But Easy Listening is really winning on the Top LPs chart. Revolver is #1, but:

2. Doctor Zhivago/Soundtrack
3. Somewhere My Love/Ray Conniff Singers
4. The Sound of Music/Soundtrack
5. What Now My Love/Herb Alpert and the Tijuana Brass
6. Whipped Cream and Other Delights/Herb Alpert and the Tijuana Brass
7. Strangers in the Night/Frank Sinatra
11. Going Places/Herb Alpert and the Tijuana Brass
13. Sinatra at the Sands/Frank Sinatra

Those big movie soundtracks, Sinatra albums, and the historic Tijuana Brass threesome make for an interesting mix with Revolver and the others in the Top 13: Best of the Beach Boys, the Stones’ Aftermath, Gettin’ Ready by the Temptations, and Dylan’s Blonde on Blonde. Although the biggest rock acts are able to consistently break through, the album market is still dominated by acts selling to adults, although that will start to change within a year or so.

Digression: I am pretty sure that no famous movie has gone further down the memory hole than Doctor Zhivago. Adjusted for inflation, it’s still one of the top-grossing films of all time, but it never turns up on cable. [Very late edit: it’s on TCM fairly often now.] It’s on several streaming services, but I suspect there are not a lot of people under the age of 70 who are willing to pony up $2.99 on a Saturday night for a three-hour epic set during the Russian Revolution. But in September 1966 it was still popular in theaters. The score had won an Oscar, and “Lara’s Theme,” heard only as an instrumental in the movie but with lyrics added by three-time Oscar winner Paul Webster, was a smash. Conniff’s version was #1 on Easy Listening for a month and had made #9 on the Hot 100.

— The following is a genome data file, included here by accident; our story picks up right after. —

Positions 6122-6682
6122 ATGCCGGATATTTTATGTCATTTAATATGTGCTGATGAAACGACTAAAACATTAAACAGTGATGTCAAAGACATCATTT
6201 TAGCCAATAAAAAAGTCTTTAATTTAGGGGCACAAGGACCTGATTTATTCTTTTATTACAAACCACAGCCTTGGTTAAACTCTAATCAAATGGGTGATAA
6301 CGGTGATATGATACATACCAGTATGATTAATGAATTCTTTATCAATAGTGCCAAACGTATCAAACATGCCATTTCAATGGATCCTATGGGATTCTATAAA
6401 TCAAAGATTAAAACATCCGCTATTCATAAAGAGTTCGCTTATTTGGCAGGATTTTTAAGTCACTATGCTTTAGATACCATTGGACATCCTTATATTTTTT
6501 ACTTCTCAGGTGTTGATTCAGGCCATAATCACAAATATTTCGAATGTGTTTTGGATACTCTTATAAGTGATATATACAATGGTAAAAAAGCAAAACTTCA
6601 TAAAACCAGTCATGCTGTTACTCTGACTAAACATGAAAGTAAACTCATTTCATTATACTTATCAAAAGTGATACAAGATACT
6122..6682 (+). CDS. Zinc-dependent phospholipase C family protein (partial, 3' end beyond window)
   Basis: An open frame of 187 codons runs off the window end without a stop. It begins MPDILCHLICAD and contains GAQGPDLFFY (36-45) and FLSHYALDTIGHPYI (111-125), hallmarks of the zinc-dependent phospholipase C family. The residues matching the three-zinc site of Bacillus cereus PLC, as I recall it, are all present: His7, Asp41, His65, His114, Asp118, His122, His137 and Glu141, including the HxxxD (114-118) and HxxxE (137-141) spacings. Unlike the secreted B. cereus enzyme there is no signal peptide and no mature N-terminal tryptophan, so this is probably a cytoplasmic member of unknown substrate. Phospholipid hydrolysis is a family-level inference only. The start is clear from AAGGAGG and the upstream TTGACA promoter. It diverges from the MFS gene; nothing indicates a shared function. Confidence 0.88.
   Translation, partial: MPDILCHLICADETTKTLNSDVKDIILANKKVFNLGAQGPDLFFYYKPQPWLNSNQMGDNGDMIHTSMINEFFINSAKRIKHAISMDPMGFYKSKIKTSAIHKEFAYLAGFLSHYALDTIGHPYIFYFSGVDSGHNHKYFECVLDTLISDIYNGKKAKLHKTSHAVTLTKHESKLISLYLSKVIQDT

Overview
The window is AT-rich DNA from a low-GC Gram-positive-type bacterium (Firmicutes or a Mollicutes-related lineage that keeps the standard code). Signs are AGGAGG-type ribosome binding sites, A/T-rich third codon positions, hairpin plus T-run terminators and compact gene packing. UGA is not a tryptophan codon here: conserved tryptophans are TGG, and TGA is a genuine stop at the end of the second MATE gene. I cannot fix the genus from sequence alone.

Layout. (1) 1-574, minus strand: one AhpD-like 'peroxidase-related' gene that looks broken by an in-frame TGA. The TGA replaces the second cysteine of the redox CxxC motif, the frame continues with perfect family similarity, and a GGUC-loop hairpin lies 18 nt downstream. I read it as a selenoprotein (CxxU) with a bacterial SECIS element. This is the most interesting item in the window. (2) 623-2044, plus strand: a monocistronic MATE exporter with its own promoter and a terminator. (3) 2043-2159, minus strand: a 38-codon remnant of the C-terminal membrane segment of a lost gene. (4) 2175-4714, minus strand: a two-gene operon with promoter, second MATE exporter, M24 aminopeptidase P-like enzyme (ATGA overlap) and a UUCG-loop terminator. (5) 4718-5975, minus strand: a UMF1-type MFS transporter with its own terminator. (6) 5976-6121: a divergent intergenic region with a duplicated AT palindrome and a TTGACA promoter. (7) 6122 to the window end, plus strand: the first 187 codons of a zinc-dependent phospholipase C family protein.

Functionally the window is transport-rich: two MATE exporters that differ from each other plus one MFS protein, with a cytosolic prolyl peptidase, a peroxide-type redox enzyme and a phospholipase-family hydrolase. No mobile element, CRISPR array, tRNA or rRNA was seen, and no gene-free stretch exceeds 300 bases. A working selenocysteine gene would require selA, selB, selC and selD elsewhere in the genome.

“Somewhere My Love” also contains a lyric line that stops me in my tracks every time: “You’ll come to me out of the long ago.” As many of the most precious things often do.

The Hot Country Singles chart for the week of 9/24/66 is not the bonanza of eternal classics that the Hot 100 is, but it’s led by a record that didn’t get off the radio for years thereafter: “Almost Persuaded” by David Houston. Although he is forgotten now, David Houston was one of the biggest stars in country between 1965 and 1971, with seven Billboard #1 hits. The nine weeks “Almost Persuaded” spent at #1 country was the longest run of any record since 1963, and it wouldn’t be surpassed until the download era. It’s also at #29 on the Hot 100 in this week, on its way to #24.